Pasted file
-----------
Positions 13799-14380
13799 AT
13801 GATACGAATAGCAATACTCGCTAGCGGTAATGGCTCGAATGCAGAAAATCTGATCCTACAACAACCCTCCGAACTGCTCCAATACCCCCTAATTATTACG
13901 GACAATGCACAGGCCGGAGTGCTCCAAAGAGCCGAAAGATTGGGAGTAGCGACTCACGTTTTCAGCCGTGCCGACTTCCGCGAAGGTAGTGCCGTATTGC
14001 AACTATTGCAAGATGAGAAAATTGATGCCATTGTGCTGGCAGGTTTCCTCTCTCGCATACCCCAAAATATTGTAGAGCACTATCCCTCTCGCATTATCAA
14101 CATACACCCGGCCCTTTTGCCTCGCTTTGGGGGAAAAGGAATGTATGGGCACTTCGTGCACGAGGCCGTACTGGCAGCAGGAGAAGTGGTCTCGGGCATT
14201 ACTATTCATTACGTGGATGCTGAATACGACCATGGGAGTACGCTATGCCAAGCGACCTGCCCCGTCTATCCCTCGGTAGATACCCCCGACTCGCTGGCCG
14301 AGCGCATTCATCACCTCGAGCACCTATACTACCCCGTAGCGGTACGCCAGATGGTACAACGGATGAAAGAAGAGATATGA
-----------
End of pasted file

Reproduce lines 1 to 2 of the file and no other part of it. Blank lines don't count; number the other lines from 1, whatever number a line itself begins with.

Positions 13799-14380
13799 AT